<!DOCTYPE html>
<html>
  <head>
    <meta charset="UTF-8" />

    <title>Hello World</title>

    <script src="https://unpkg.com/react@16/umd/react.development.js"></script>
    <script src="https://unpkg.com/react-dom@16/umd/react-dom.development.js"></script>
    <script src="https://unpkg.com/@babel/standalone/babel.min.js"></script>
  </head>

  <body>
    <div id="root"></div>

    <script type="text/babel">
      // React code will be here
    </script>
  </body>
</html>

Don’t worry if your confused by all this code, this is just some basic setup required for React.

Now, we’re going to add our first code of React. We’ll be using the render method from the React DOM, which takes an element and renders it in a specified place in the DOM.

ReactDOM.render(<h1>Hello, world!</h1>, document.getElementById("root"));

Basically, we are telling the ReactDOM render method to place the element <h1>Hello, world!</h1> in the root div. Lets add this line of code to the index.html file, here’s the full code.

<!DOCTYPE html>
<html>
  <head>
    <meta charset="UTF-8" />

    <title>Hello World</title>

    <script src="https://unpkg.com/react@16/umd/react.development.js"></script>
    <script src="https://unpkg.com/react-dom@16/umd/react-dom.development.js"></script>
    <script src="https://unpkg.com/@babel/standalone/babel.min.js"></script>
  </head>

  <body>
    <div id="root"></div>

    <script type="text/babel">
      ReactDOM.render(<h1>Hello, world!</h1>, document.getElementById("root"));    </script>
  </body>
</html>

Now you can open the file in your browser, where you should see the Hello World! title that we just added.

This setup is only recommended for testing purposes and not for actual development. Let’s move on and set up our local development enviroment so we can start creating React applications.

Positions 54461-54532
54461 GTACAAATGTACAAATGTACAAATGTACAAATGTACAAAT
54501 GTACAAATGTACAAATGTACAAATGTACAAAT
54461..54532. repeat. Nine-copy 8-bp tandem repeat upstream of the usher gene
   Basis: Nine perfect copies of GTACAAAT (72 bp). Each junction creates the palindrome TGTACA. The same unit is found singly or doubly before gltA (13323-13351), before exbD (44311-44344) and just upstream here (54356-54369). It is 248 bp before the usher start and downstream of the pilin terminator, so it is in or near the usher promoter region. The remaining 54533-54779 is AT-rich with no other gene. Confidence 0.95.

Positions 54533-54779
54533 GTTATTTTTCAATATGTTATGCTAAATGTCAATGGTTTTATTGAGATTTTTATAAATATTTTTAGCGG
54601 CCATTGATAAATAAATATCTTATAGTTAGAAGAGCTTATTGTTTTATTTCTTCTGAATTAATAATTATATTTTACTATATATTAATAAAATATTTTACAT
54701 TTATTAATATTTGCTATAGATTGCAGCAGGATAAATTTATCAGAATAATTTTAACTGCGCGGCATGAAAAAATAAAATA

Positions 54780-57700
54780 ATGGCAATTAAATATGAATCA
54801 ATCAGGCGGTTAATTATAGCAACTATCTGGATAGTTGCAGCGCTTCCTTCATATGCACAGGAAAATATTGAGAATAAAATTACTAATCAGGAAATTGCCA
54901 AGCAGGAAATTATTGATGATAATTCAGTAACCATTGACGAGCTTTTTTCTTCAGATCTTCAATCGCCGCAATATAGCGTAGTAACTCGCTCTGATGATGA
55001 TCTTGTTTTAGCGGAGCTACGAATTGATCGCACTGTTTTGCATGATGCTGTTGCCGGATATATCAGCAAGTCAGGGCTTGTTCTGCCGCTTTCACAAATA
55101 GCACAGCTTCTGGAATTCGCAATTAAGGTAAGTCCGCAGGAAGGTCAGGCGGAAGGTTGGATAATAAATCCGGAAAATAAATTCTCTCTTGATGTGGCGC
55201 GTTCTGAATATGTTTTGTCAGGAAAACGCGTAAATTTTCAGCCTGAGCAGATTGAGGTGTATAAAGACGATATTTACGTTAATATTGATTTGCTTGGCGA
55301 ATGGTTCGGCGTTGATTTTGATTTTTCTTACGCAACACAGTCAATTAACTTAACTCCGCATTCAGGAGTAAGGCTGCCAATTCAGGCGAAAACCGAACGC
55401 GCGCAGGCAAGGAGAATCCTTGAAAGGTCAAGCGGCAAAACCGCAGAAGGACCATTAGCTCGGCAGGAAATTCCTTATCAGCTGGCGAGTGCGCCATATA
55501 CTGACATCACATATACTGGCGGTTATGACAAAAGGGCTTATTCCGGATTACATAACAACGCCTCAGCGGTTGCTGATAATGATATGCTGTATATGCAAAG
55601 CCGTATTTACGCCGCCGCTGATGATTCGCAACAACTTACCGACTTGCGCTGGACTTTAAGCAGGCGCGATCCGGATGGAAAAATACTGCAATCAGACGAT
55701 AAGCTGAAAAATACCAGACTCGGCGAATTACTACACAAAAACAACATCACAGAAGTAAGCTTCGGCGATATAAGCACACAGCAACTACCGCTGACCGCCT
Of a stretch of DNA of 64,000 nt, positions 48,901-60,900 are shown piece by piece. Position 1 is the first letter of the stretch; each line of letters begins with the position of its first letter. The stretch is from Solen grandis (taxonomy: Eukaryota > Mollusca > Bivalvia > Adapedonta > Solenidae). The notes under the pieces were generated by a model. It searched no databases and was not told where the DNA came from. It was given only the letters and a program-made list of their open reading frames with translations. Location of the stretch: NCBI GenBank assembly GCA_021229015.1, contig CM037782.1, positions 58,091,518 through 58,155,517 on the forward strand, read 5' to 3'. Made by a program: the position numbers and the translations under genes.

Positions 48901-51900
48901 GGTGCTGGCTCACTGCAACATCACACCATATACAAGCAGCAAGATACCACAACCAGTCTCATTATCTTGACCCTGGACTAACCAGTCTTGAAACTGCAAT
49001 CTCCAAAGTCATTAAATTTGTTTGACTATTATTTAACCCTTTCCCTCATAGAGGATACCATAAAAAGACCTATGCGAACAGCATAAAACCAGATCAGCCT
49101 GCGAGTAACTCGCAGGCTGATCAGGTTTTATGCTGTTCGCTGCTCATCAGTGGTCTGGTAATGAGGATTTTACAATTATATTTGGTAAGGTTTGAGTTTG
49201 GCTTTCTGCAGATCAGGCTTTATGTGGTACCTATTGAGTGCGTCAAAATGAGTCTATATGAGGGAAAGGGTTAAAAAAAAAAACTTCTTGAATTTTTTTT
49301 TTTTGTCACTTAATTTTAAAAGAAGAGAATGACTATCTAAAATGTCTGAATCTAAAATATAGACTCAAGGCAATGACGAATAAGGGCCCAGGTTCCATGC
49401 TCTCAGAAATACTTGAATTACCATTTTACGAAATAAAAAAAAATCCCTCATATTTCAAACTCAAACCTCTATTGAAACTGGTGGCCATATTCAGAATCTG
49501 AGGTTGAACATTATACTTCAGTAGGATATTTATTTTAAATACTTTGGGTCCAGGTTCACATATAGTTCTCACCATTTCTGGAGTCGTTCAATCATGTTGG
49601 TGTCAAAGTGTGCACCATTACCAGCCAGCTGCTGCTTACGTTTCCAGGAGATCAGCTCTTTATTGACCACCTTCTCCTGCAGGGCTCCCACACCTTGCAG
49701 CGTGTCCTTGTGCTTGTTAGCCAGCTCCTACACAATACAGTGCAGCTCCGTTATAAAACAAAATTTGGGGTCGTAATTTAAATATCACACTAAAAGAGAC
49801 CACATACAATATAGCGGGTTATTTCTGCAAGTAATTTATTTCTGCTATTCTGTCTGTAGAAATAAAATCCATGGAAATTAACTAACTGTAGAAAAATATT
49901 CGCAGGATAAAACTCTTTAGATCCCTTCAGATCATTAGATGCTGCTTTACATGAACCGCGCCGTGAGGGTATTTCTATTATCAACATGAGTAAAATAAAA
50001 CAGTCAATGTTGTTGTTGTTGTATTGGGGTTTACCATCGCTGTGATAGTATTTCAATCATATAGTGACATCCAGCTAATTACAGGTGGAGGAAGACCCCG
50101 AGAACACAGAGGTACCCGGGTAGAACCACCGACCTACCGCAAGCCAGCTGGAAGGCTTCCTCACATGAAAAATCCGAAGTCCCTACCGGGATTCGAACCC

3. Local Development Environment

There are a few steps required for setting up our local development environment, and it’s a bit more technical than the previous setup. We’ll be using the command line interface (CLI) throughout this section, it’s often referred to as the terminal. If you’ve never used it before, it might be useful to take some time to familiriaze yourself with it. But don’t worry, we’ll guide you through the process and explain what we’re doing.

We’ll be using Create React App which is the recommended way to start building React applications. With just a one-line command, it creates a React application without the need for any build configurations. Under the hood, it sets up a development environment with latest JavaScript features, is optimized for production and comes in a developer friendly environment. You’ll soon see all the amazing features that comes with this environment.

Before we create our first react application, we need to install:

  • Homebrew - A software management tool which makes it easier to install software on Mac
  • Node.js - A JavaScript runtime environment, which includes everything required for running a program written in JS.

Installing Homebrew

The recommended way to install Node.js, is using Homebrew. It might seem like a lot of installations needed, but this is a one-time setup and the struggle will be worth it in the end.

How to install Homebrew on your computer:

  1. Open your terminal.
  2. Run the following command to check if you already have Homebrew installed. You should see “Homebrew” and a version number, e.g. Homebrew 1.7.7. If you have it installed, you may skip steps 3 and 4.
brew -v
  1. Install HomeBrew by following the instructions for your operating system (Mac, Windows or Linux).
  2. When you have Homebrew installed, repeat step 2 to verify that it’s installed on your computer.

Installing Node.js

After Homebrew has been installed, we can proceed to installing Node.js.

How to install Node.js on your computer:

  1. Open your terminal.
  2. Run the following command to make sure you have the latest version of homebrew installed.
brew update
  1. Next step is to run the following command in your terminal in order to install Node.
brew install node

This command will install both Node and npm, which is the world’s largest software registry of open source projects. As a React developer, you will probably come across npm a few times.

  1. Verify the installation of Node.js by running the below command. React requires version 8.10+.
node --version
  1. Verify the installation of npm by running the below command. React requires version 5.6+.